Feb 1, 2019

Vice Media lays off hundreds amid reorganization

Vice's logo.

Vice Media is laying off 10% of its workforce, according to The Hollywood Reporter. Roughly 250 jobs will be cut across all department and job levels.

The backdrop: The writing was on the wall for Vice. Reporting and comments from CEO Nancy Dubac last year suggested the layoffs were coming. Vice has experienced investor and culture drama over the past year, impacting its goal to go public.

  • In November, Disney wrote down $157 million of its initial $400 million investment in Vice three years ago, shortly after reports suggested that the company's revenue was expected to fall flat last year and the company was expected to lose $50 million.
  • Vice seems to have scrapped a plan for an IPO in 2018 after reports surfaced of sexual harassment problems, which also led to the ousting of CEO and co-founder Shane Smith.
  • The company's weekly news show on HBO is expected to end after its current season. Vice's relationship with HBO has largely contributed to its growth up until this point. The company is reportedly prepping a new live news show that will instead air on "Viceland," a cable channel owned by Vice and operated by A+E Networks, per NBC News.

Details: The cuts are being made to reduce redundancies in international markets and to invest more in film, television and branded content production, per The Hollywood Reporter.

  • The company is planning to invest more in its Studios division, (which creates content to be sold or licensed to bigger distributors like Amazon); its ad agency Virtue, and its sales team. 

The big picture: The layoffs come at a time of tumult in the media industry, and particularly the venture capital-backed media industry.

  • Over 1,000 media jobs were cut across Verizon, Buzzfeed and Gannett last week.
  • Vice, which has raised $1.4 billion with a $5.7 billion valuation at the time of its last fundraising round in 2017, has struggled to keep some of those investors happy.

Go deeper: More than 1,000 media jobs lost in one day

Go deeper

Trump removes watchdog overseeing rollout of $2 trillion coronavirus bill

Glenn Fine, acting Pentagon watchdog

President Trump on Monday replaced the Pentagon's acting Inspector General Glenn Fine, who had been selected to chair the panel overseeing the rollout of the $2 trillion coronavirus relief bill passed last month, Politico first reported.

Why it matters: A group of independent federal watchdogs selected Fine to lead the Pandemic Response Accountability Committee, but Fine's removal from his Pentagon job prevents from being able to serve in that position — since the law only allows sitting inspectors general to fill the role.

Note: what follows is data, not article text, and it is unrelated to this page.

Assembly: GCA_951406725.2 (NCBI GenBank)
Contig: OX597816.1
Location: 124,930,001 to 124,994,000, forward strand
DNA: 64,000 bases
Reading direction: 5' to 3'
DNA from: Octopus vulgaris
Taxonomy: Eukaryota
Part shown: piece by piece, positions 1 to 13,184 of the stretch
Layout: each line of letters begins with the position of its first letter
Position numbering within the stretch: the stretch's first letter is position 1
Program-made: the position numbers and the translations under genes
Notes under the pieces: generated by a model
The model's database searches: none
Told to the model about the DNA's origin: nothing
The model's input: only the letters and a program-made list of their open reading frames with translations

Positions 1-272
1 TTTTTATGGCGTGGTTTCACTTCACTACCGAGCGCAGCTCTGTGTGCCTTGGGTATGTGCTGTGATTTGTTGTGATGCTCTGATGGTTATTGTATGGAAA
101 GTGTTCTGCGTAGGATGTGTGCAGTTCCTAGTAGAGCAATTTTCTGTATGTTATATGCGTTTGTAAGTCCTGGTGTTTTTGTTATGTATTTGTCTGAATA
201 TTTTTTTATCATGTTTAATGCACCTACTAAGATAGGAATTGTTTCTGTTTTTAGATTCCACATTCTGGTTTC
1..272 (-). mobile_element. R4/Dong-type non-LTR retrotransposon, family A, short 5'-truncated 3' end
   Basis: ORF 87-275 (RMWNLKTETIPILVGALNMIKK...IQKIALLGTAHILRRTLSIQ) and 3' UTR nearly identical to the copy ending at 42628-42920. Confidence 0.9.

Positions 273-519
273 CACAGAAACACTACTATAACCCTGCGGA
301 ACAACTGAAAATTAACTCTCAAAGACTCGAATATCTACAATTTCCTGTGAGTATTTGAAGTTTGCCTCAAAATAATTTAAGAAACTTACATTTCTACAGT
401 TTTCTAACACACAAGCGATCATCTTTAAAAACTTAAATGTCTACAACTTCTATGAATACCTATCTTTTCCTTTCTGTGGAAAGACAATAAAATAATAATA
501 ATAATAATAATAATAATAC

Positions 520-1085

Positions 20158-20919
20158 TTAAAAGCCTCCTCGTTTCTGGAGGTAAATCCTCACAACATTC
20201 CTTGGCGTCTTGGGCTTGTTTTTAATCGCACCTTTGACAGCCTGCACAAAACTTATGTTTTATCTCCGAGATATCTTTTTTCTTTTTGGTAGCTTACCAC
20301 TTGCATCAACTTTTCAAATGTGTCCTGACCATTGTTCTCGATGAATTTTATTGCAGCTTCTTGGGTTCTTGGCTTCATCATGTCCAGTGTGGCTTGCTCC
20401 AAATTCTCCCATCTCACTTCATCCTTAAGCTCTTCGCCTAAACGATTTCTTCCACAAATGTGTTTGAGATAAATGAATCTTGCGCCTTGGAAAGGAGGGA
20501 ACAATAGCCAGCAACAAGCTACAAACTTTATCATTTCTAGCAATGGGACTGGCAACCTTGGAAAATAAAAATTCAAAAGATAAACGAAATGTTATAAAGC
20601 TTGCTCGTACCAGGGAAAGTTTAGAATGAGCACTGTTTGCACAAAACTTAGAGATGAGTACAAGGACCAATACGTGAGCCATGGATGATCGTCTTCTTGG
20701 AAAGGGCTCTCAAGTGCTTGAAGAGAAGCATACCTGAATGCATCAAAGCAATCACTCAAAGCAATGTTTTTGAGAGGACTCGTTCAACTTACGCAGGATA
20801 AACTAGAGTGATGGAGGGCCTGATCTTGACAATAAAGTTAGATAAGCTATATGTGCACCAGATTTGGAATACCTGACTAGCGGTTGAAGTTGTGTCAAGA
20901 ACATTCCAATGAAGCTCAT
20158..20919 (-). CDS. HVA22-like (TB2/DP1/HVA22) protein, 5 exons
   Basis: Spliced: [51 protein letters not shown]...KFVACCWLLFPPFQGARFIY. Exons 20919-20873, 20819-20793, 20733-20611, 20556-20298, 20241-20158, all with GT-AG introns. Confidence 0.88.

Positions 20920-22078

Go deeperArrowUpdated 2 mins ago - Politics & Policy

What a post-pandemic space industry might look like

Illustration: Aïda Amer/Axios

The economic downturn caused by the coronavirus pandemic could spell major trouble for dozens of small companies working to break into the space industry.

The big picture: SpaceX, United Launch Alliance and other companies are well-established with strong customer bases and robust portfolios, but the prospects for the industry's growth hinge on smaller companies.

Go deeperArrow19 mins ago - Science

Coronavirus dashboard

Illustration: Sarah Grillo/Axios

  1. Global: Total confirmed cases as of 12 p.m. ET: 1,365,004— Total deaths: 76,507 — Total recoveries: 292,467Map.
  2. U.S.: Total confirmed cases as of 12 p.m. ET: 369,069 — Total deaths: 11,018 — Total recoveries: 20,003Map.
  3. Trump administration latest: Peter Navarro warned White House colleagues in late January about the massive potential risks from the coronavirus.
  4. Federal government latest: The public wants the federal government, not states, in charge of coronavirus — Testing capacity is still lagging far enough behind demand.
  5. States update: New York death toll surged to its highest one-day total as state predicts a plateau in hospitalizations.
  6. 2020 update: Wisconsin Supreme Court blocks the governor's attempt to delay in-person primary voting until June.
  7. What should I do? Pets, moving and personal health. Answers about the virus from Axios expertsWhat to know about social distancingQ&A: Minimizing your coronavirus risk.
  8. Other resources: CDC on how to avoid the virus, what to do if you get it.

Subscribe to Mike Allen's Axios AM to follow our coronavirus coverage each morning from your inbox.